Belgium 9 min

How to set up as an independent contractor in Belgium

Written by Ellen Sutton
Ellen Sutton


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Want to start making a living on your own terms?

Then say goodbye to the 9-to-5 grind, and hello to life as an independent contractor in Belgium — where freedom, flexibility, and delicious chocolate create the perfect recipe for success.

The country’s vibrant labor market is ideal for small businesses, while its diversified economy and stable democracy mean the ease of doing business is very high.

Before you get started, though, you’ll need to understand how to:

  • Register your business in Belgium

  • Avoid misclassification as an employee

  • Create compliant contracts that protect you

  • Invoice and collect payments from around the world

In this article, we’ll cover all these things. We’ll also help you navigate your tax obligations as a self-employed worker, and discuss some of the other risks and liabilities you should be aware of.

But first, it’s important to clarify how Belgium defines independent contractors.

What is an independent contractor according to Belgian law?

Independent contractors are workers who provide paid services to another party. However, they are classified differently to employees, and are not always entitled to the same benefits. Independent contractors are also responsible for arranging their own taxes and social contributions.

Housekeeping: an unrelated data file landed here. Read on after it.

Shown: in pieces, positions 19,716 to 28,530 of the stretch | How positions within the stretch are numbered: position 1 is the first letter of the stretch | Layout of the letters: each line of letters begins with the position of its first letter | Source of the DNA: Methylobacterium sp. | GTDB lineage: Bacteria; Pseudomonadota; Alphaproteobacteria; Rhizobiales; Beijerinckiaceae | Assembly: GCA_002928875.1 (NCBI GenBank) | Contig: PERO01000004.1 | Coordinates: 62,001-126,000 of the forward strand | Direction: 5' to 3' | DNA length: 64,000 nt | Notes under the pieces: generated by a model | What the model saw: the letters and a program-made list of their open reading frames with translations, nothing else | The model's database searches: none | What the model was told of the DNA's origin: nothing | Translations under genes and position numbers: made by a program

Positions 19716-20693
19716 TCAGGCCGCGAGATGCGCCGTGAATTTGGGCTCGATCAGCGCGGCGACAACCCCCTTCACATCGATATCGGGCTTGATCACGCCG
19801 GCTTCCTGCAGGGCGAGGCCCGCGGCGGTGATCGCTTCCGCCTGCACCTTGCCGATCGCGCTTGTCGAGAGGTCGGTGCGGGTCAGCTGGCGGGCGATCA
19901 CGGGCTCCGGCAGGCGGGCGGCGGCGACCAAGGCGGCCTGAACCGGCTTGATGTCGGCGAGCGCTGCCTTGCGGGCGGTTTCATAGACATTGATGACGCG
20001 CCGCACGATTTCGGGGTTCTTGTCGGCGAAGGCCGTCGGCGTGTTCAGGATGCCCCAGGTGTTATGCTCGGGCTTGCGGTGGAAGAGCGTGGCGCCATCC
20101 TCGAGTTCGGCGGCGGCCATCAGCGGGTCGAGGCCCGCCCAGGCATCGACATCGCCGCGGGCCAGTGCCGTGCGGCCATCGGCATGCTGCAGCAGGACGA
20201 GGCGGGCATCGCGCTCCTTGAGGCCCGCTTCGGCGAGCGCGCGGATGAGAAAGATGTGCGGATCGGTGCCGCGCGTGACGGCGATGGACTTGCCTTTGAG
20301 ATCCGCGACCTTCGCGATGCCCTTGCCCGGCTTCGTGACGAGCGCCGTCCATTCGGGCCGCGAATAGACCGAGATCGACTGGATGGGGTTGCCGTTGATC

See also:Why businesses hire contractors vs. international employees

In Belgium, the key difference between a contractor and an employee is the relationship of authority. Employees are subordinates of their employer, while independent contractors are not. As a result, you’re generally considered a contractor if you:

  • Determine your own work schedule

  • Perform work for other companies

  • Set your own rates

  • Are able to delegate or subcontract work

  • Set your own working hours

  • Work without direction or supervision

It’s crucial to be correctly classified to avoid penalties and fines.

Business registration in Belgium

To work as an independent contractor in Belgium, you’ll need to choose a legal structure for your business. Some of the most popular models include:

  • Sole proprietorship (eenmanszaak/entreprise individuelle): A simple structure that is ideal for independent, individual contractors. You have full control of the enterprise, although there is no legal separation between you (the owner) and the business; you are personally responsible for all its debts and liabilities.

  • Partnership (maatschap/société simple): A simple partnership agreement. Again, there is no legal separation between the individual and the business; you and your partners are personally responsible for any debts and liabilities. To mitigate this, you can create a limited partnership.

  • Limited company (BV/SRL): A formal, legal entity that is separate from you, the individual. All income and losses are attributed to the company as opposed to you personally.

There are pros and cons to each structure, but most independent contractors choose the sole proprietorship model, as it is fairly simple to set up and operate. 

If you opt for this structure, you will need to register with the Crossroads Bank for Enterprises (CBE). You will then be given a 10-digit company registration number. Note that, if you are based in the Walloon or Brussels-Capital regions, you may also need to demonstrate that you possess basic entrepreneurial skills.

Finally, you must choose and join a social insurance fund, and a health insurance fund. Failure to do so can result in fines of between €500 and €2,000.

How do I get paid as an independent contractor in Belgium?

As an independent contractor, it’s down to you to handle your invoices and payment collection. Unfortunately, this means billing each client individually and collecting payment through their preferred payment method — which can be inefficient and time-consuming.